REVIEW: Black Top with Peter Evans at Cafe Oto

Peter Evans at Cafe Oto
Photo credit: Peter Freeman

Black Top with Peter Evans
Cafe Oto, Dalston, 13 February 2018. Review by Tony Dudley-Evans)

The concert followed the well established Black Top pattern with Pat Thomas on piano and electronics and Orphy Robinson on electronic percussion playing with a guest, on this occasion the trumpeter Peter Evans. This was only the second time the three of them had played together, the first time being in what they call Evan Parker’s Big Band at a festival in Sardinia.

Together they played two outstanding sets of improvised music. This was music with the intensity and occasionally the volume of avant-metal bands such as Sunn O, but also with the improvisational and technical skills of the very best free jazz.

The first set featured one extended piece lasting about 40 minutes; it started with an explosion from Pat Thomas inside the piano matched by a similar effect produced by Peter Evans playing in close proximity to the mike. I remember Peter Evans’ reply to a question about how he moved from a structured setting to an improvised setting; he said ‘I just play’. That is precisely what he did producing a stream of fluent and fertile ideas on both piccolo and regular trumpet. In the first set he started on piccolo trumpet moving between long lines in the beautiful high sound that the piccolo trumpet creates and effects produced by placing the mike inside the bell of the trumpet. For the first 15 minutes or so Evans was the dominant force with Thomas and Robinson providing a kind of commentary of what Evans was doing. But gradually the two of them came into the mix with Thomas leading on the piano abetted by Robinson on the xylosynth and percussion.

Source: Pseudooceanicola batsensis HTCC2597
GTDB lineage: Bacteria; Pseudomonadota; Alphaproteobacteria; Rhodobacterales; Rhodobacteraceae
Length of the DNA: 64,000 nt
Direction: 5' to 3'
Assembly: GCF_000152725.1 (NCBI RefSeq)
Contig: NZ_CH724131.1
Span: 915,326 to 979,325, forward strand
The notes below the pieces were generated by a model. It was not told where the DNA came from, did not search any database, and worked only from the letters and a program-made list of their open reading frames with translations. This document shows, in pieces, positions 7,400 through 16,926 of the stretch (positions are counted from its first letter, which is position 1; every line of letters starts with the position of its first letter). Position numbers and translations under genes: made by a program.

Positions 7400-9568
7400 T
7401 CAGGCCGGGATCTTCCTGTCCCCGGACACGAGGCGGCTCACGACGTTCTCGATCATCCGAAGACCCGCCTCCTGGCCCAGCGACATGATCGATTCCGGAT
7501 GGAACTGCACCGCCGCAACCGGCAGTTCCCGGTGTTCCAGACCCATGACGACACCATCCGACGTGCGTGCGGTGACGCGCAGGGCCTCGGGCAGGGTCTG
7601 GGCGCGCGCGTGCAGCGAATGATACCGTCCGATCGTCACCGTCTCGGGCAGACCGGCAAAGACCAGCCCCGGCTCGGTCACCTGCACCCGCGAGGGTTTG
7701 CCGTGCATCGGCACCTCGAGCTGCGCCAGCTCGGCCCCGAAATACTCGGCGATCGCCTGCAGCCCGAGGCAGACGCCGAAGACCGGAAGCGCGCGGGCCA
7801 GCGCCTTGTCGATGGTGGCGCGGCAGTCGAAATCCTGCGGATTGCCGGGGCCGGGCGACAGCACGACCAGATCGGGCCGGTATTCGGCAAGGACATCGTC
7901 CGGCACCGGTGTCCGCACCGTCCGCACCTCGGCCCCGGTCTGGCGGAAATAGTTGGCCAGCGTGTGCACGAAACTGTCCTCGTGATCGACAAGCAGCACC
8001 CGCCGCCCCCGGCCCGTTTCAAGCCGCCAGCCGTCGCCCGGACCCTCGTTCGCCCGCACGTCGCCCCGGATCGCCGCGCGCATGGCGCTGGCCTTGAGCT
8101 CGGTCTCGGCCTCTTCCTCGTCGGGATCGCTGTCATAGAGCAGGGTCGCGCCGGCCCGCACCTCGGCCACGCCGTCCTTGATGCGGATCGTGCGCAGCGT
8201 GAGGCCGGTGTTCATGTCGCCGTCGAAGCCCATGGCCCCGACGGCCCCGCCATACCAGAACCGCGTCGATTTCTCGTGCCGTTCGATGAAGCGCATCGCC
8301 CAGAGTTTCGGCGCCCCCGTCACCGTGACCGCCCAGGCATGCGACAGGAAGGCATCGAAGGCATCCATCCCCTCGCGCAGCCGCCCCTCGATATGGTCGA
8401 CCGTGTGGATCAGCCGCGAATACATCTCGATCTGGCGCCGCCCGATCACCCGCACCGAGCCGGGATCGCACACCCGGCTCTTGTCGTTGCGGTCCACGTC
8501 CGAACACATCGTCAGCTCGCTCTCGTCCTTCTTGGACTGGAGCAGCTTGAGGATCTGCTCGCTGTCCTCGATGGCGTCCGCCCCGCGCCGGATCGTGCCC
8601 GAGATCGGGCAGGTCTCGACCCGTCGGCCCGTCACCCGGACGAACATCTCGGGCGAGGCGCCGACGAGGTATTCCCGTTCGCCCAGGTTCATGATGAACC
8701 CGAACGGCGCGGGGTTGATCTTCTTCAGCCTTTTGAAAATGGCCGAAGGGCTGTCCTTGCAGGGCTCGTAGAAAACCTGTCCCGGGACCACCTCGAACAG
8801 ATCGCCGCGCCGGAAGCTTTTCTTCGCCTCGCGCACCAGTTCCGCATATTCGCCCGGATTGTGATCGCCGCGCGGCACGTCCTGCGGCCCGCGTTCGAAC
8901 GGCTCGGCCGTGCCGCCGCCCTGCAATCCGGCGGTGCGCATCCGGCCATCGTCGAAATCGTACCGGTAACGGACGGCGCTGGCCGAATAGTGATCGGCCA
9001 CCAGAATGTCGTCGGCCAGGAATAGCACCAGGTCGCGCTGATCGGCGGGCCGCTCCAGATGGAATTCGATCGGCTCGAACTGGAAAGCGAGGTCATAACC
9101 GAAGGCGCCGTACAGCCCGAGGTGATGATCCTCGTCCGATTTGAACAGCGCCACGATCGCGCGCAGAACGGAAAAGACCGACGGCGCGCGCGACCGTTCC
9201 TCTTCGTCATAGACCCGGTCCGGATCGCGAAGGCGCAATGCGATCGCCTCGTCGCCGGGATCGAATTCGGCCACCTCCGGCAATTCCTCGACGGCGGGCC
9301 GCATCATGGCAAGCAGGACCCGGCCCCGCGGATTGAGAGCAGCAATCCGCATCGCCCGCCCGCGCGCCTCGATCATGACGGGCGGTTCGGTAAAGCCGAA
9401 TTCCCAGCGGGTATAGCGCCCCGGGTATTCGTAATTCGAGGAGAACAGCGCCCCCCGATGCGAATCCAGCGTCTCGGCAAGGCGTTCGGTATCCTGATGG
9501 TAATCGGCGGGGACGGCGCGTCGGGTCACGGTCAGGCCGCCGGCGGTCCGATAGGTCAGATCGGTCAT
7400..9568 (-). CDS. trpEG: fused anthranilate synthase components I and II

In the second part of the set Evans mostly played the regular trumpet, muted at first resulting in much more of a group sound. The music constantly developed, taking different and surprising directions, notably the conclusion with a groove that reminded me of jump jive bands.

The second set moved through three shorter pieces, all concluded naturally in the way free improvised groups always manage to do. Again Evans moved between piccolo and regular trumpets interacting throughout with Thomas and Robinson creating a strong group identity. At times Evans played lines that recalled his playing with Petter Eldh’s Amok Amor group, at others he generated interesting effects through interaction with the mike

This was a concert of improvised music of the highest order. Black Top’s approach with its use of electronics often with a groove feel makes its improvisations different from other forms of free improv; Peter Evans fitted in with this brilliantly, and, as ever, the music developed its own structure.

Peter Evans will be performing along with sound artist Sam Pluta and the BEAST sound diffusion system in the Bramall Hall at the University of Birmingham on Friday 16th February, and also conducting workshops on Thursday at Birmingham Conservatoire and on Friday at the University of Birmingham. PREVIEW HERE.

Categories: miscellaneous

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